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Blood Work Results

Remember when the equine dentist came and was concerned about Gemmie having Cushings? In her opinion, any horse over the age of 20 needs to be proven to not have it especially one that is on pasture 24/7 and is erm…a little portly.

It took a while for the hubby to get in contact with the rep from the company offering free testing, but eventually it got done and the blood was drawn for that plus Coggins. Hubby went ahead and ran the test on Pete too because he is 30 and it was free. Pete’s came back 100% normal in all regards. That guy is a tank. Gem’s, well her’s came back a bit meh. I

Facebook reminded this morning that it was 2 years ago today that Gem and I did our first and only CT

Her Cushings values all were normal, so no Cushings though right now I’d have preferred that as a diagnosis. It is really easy to manage with Prascend and the hubby can order it through work. Life doesn’t always give you the answers you want though.

While those results were normal, her insulin was at 70, normal is 40, and her glucose was up as well though I do not know that value off the top of my head. Neither were impressively high, but they certainly weren’t normal either. These results point to EMS and the recommendation was to retest in 6 months. Dusty is reaching out to the equine dentist for her opinion on the results (she was a full care equine vet before reducing down to acupuncture/chiro and dental only). In the meantime, I started my own research and picking of the brain.

I can;t wait until Eeyore and I are ready to go out and show. I miss it.

EMS is Equine Metabolic Syndrome is basically Type 2 Diabetes in horses. Increased fat cells make the body resistant to insulin so the pancreas pumps more out to get a response and serum glucose levels remain elevated. The biggest risk is laminitis. Gem is over weight but she is more like a 7.5 or 8 on the BCS, not obese like most of the ponies and horses I saw online with the condition, but she is also pretty low on the test values. In general treatment is aimed at lifestyle changes much like it humans with early and mild Type 2 diabetes: eat less sugar and exercise more.

The recommendation is for grain to be under 10% NSC and I immediately checked her bag of feed when I got home yesterday. It is 12.8% but is a ration balancer and she gets maybe 1 pound total a day. Math makes my head hurt, but after doing some figuring she gets extremely little in her feed, so we are good there. I’ve not had her hay tested, but she also hasn’t had any hay since the grass started coming in several months ago, so that is an avenue I’ll explore come the end of summer/early fall. It should be ok from preliminary research as she gets a fescue/bermuda mix and that is pretty low in general.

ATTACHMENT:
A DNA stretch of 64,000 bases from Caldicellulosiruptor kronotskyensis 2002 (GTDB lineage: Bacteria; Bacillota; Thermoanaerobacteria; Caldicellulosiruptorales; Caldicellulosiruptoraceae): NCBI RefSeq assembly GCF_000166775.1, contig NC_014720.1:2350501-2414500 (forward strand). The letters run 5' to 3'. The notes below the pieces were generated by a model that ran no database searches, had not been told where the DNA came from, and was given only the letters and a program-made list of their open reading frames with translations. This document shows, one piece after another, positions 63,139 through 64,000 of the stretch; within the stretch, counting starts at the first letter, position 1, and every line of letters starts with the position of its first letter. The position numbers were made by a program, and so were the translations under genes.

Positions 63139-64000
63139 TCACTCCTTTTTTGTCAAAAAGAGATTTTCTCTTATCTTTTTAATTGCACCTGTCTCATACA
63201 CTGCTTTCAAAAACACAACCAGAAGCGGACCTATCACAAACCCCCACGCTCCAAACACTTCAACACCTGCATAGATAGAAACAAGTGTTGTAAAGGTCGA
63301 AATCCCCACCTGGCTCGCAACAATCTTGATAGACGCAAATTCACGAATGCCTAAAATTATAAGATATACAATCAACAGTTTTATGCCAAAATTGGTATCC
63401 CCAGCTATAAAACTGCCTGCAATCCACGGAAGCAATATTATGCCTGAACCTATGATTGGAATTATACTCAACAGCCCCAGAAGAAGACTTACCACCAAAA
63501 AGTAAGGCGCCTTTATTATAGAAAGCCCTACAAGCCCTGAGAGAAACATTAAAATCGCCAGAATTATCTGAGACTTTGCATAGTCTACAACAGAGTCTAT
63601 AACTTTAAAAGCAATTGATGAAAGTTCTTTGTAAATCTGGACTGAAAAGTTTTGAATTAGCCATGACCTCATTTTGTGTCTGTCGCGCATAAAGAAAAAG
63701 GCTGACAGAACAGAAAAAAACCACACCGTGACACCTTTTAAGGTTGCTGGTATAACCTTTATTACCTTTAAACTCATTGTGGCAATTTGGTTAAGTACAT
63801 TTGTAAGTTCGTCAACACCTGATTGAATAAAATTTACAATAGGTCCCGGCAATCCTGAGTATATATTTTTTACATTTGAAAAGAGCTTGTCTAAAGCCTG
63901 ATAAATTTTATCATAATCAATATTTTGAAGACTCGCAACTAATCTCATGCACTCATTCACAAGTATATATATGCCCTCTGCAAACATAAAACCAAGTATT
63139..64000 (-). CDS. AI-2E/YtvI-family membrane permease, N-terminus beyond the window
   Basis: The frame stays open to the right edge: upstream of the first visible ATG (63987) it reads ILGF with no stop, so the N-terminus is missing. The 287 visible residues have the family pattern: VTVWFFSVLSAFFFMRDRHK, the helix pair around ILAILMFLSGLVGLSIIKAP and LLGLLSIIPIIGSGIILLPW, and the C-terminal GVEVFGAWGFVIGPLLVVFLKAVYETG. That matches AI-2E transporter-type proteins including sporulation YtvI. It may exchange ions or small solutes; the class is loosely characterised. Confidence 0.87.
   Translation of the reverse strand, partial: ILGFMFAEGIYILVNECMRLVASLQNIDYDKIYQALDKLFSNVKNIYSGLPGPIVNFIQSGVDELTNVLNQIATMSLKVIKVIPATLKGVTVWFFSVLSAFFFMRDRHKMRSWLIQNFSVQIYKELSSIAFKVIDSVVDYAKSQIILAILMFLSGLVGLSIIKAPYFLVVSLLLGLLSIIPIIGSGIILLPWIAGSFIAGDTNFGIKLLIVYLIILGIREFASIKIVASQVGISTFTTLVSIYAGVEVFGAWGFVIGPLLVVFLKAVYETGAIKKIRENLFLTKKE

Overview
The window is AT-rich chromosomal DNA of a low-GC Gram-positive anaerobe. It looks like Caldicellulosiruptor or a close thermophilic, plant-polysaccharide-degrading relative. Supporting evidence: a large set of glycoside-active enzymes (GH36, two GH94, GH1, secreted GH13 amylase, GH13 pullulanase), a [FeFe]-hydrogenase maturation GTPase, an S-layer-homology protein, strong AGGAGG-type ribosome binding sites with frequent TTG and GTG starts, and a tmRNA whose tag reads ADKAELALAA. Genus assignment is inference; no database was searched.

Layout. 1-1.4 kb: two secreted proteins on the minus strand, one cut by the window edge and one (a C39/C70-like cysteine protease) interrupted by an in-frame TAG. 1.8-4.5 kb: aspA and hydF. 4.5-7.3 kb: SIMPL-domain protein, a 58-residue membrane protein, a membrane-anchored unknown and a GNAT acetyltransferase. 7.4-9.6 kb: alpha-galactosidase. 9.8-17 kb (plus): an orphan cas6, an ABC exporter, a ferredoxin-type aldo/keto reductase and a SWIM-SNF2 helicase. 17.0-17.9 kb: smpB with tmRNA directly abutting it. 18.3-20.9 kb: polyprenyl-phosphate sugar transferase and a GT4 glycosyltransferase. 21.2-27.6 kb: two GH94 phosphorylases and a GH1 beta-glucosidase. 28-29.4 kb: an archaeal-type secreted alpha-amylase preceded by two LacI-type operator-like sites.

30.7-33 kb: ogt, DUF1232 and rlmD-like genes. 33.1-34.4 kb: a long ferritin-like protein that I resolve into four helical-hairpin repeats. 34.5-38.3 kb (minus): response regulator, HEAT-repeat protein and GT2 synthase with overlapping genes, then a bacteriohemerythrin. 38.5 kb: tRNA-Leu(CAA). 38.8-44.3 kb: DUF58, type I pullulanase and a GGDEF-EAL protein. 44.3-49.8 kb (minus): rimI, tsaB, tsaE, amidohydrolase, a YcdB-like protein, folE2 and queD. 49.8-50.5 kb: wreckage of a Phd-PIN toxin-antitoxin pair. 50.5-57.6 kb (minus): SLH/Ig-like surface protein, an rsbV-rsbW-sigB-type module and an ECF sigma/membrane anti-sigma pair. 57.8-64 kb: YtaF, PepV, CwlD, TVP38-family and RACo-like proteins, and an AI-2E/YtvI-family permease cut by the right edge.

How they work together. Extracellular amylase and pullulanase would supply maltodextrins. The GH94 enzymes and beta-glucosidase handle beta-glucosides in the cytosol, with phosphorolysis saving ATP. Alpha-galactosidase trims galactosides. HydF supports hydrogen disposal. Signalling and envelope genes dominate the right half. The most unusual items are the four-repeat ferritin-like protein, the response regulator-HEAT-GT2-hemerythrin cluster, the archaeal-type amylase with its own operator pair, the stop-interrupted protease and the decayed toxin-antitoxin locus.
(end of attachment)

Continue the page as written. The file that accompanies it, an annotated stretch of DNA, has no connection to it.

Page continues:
She wasn’t too shabby at the dressage thing

Her biggest nemesis is the grass under her feet and the fact that she is retired. Right now the grass is basically yellow straw from the high heat, constant blazing sun and no rain in weeks. It is literally crunching under our feet. A grazing muzzle may be in her future but that is my last resort. I know plenty of people use them and that is fine. I personally hate them. I hate anything on a horse’s face in pasture with others, it is a safety risk, plus they screw up their teeth something fierce. It is better than laminitis though, so we will see if I have to go down that route. I’ll do it before I let her hooves go to crap, but I think tackling her exercise and weight is a better option.

The recommendation here is to exercise 30 minutes 2-3 times a week. Get those extra…erm 100….pounds off and get the body responding to itself better. Except this is me we are talking about here and there is always an issue. Time. I barely get the time to ride Eeyore, my hopeful competition horse, ridden 2-3 times a week for 30 minutes. There is no way I can sneak in 6 rides a week total. Won’t happen. Hard stop.

She looked so pretty all braided up and in white